Parenting

In Defense Of Keeping Halloween On October 31st

Updated: 
Originally Published: 
rawpixel.com/Pexels

A group of well-intentioned, but overthinking, folks want to move Halloween to the last Saturday of October instead of keeping the evening of debauchery right where it is: on October 31st. But if you ask me, that makes as much sense as having Easter on a Saturday. Everyone knows Jesus rose on Sunday the same way the Great Pumpkin arrives in the pumpkin patch on October 31st.

The official Change.com petition, started by Halloween & Costume Association, suggests that the last Saturday of the month be an alternative Halloween that would make for a longer, more relaxed, and safer holiday. The day would be called National Trick or Treat Day, and the petition has enough signatures to be taken to the White House.

You know what would make me more relaxed and my kids safer? Gun control. So how about we push for tougher gun laws before wasting time on trying to make an age-old tradition more convenient for parents who don’t want to deal with late bedtimes and rough November 1st mornings.

Look, I get it. Changes in routines are tough and exhausted kids who ate Skittles for dinner are tougher. The petition lists the safety concerns for night time trick-or-treating in an effort to get support for daytime Saturday celebrations, but we all know that parents are just trying to get out of dealing with sugar-induced, sleep-deprived meltdowns.

One supporter feels strongly about the benefits of the petition:

A date change will not change the fact that knocking on doors for free candy while wearing a favorite costume and then eating said candy with abandon creates outer body experiences for most kids. And these experiences usually end in a significant crash. Last year, as I tried to get my feral kids to bed well beyond their bedtime, I didn’t think to pick up the buckets of candy from the kitchen floor. An hour after barely surviving my tired children, I came downstairs and saw wrappers everywhere. The dog had eaten almost a whole bucket of candy. In my defense, I was dodging lollipop sticks being thrown at me while removing a Power Ranger costume so a kid could pee. And relax folks, the dog was fine. I redistributed candy between three buckets and no one ever knew.

Leave October 31st alone. It’s rare that a kid gets to spend a holiday all day with their friends—Valentine’s Day is fun for this reason too; unless you have changed that to Friendship Day, then you have ruined that holiday too. You remember the feeling of Halloween—that sense of being suspended in the excitement of the day and the traditions that take place comes with urgency too. Part of the mystery and appeal of Halloween is that it breaks up the monotony of a work/school week. It’s pretty special to get through a full day of adult responsibilities to then relive your youth while watching your kids sprint door to door to snag their next treasure. Sure, it’s a disruption in the schedule, but it’s just one day, friends. And you get to have Reese’s Peanut Butter Cups for breakfast as you commute to work.

And you know what’s going to happen if this petition comes to fruition, right? My kids are going to see this as an opportunity to go trick-or-treating twice because the petition states, “National Trick or Treat Day will take place annually on the last Saturday of October so families across the country can participate in community parades, throw neighborhood parties and opt for daytime Trick or Treating.”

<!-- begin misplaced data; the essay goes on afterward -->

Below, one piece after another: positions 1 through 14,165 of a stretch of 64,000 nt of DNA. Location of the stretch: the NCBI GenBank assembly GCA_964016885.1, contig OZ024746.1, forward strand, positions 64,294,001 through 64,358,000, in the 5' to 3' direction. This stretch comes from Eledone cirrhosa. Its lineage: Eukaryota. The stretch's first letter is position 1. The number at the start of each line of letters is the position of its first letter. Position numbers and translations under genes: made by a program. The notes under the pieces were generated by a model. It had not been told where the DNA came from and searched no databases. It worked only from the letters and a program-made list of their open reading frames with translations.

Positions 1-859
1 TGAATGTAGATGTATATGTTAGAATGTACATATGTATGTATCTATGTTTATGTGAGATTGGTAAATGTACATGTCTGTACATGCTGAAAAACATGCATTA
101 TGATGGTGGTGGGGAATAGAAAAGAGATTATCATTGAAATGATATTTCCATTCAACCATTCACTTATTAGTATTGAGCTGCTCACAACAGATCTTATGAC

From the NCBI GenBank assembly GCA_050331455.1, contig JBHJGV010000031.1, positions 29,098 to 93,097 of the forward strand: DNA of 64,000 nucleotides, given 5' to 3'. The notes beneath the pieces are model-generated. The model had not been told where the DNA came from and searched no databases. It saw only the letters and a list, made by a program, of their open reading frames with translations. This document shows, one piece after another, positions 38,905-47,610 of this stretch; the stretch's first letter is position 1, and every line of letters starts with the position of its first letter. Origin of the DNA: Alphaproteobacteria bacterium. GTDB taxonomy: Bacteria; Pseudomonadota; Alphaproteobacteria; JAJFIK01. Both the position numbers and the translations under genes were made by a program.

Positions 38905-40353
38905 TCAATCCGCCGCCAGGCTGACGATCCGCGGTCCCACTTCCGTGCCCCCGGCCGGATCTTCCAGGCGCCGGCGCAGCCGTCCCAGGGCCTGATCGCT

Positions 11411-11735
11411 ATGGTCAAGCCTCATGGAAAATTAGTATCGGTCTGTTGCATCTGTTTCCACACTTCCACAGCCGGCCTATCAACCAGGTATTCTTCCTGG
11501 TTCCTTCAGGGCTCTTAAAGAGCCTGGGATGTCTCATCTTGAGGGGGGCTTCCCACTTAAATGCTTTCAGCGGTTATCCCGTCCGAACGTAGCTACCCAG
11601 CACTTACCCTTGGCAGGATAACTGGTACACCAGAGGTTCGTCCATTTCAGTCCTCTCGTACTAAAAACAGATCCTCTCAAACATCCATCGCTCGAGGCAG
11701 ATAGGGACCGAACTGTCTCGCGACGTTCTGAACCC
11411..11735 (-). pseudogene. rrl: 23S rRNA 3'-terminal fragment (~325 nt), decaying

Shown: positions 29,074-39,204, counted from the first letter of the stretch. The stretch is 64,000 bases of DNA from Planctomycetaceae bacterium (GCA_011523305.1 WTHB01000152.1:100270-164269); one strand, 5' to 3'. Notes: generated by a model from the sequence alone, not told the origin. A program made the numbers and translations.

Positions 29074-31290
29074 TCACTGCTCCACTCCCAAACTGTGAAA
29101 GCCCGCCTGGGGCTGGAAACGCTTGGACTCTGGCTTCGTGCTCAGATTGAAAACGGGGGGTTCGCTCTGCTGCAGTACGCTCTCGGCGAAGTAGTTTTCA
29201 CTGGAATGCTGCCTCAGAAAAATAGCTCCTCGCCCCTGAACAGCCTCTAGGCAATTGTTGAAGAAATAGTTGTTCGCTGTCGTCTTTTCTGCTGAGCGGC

rawpixel.com/Pexels

The second I say we won’t be going out on Halloween night when half of their friends will still be celebrating on the actual holiday will be the second I start sleeping with one eye open. There is no way in hell my kids would be okay NOT trick-or-treating on Halloween. And if kids are expecting candy twice, that means I need to be prepared to have candy available twice. I don’t have that kind of budget or enough stretchy pants to accommodate having that much candy in the house. Sorry, kids, but it’s not going happen. If you show up at my door on the last Saturday of October instead of on Halloween, I probably won’t have anything for you—except a suggestion for showing up on the 31st.

I really don’t know who these Halloween & Costume Association people are but their plan to “launch the #ALLoween campaign designed to support the all-day celebration of National Trick or Treat Day AND the time-honored traditions of Halloween on October 31st” must not know how fucking tired I am. The last thing any of us need is an all-day celebration of anything.

My kids have not found any shortage in their ability to make Halloween a month long celebration. By the time October 31st comes along, they will have already celebrated at our town’s Park and Rec Halloween event, a Trunk or Treat in the park, or some other Halloween infused party during a random Monday in October during a hayride and pumpkin patch infused field trip with their afterschool program. My children have never managed to not have a long, fun-filled Halloween.

Besides, do we really want to add one more thing to do on a Saturday? Isn’t most of America dragging their kids to a sports field or watching college football on Saturdays in the fall? If Penn State kicks off at noon or 3:30 p.m., National Trick or Treat Day just got real short, kids.

Keep your hands off of tradition. Attempts like these to make life easier just add more chaos and work for parents praying to all things sacred that their kids still want to wear the costume they HAD TO HAVE in September.

This article was originally published on